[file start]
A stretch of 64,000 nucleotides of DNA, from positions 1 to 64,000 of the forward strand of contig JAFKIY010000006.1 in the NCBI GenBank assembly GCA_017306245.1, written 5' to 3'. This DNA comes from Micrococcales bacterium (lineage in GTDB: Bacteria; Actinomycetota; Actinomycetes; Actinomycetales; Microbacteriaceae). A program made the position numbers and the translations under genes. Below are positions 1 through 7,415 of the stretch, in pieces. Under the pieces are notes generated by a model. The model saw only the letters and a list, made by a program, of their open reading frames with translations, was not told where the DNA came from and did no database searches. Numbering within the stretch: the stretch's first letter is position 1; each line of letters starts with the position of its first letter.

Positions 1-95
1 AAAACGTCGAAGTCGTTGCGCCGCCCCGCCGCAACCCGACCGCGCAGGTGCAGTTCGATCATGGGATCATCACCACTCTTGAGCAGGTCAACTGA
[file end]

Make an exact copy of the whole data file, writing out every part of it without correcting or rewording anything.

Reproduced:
A stretch of 64,000 nucleotides of DNA, from positions 1 to 64,000 of the forward strand of contig JAFKIY010000006.1 in the NCBI GenBank assembly GCA_017306245.1, written 5' to 3'. This DNA comes from Micrococcales bacterium (lineage in GTDB: Bacteria; Actinomycetota; Actinomycetes; Actinomycetales; Microbacteriaceae). A program made the position numbers and the translations under genes. Below are positions 1 through 7,415 of the stretch, in pieces. Under the pieces are notes generated by a model. The model saw only the letters and a list, made by a program, of their open reading frames with translations, was not told where the DNA came from and did no database searches. Numbering within the stretch: the stretch's first letter is position 1; each line of letters starts with the position of its first letter.

Positions 1-95
1 AAAACGTCGAAGTCGTTGCGCCGCCCCGCCGCAACCCGACCGCGCAGGTGCAGTTCGATCATGGGATCATCACCACTCTTGAGCAGGTCAACTGA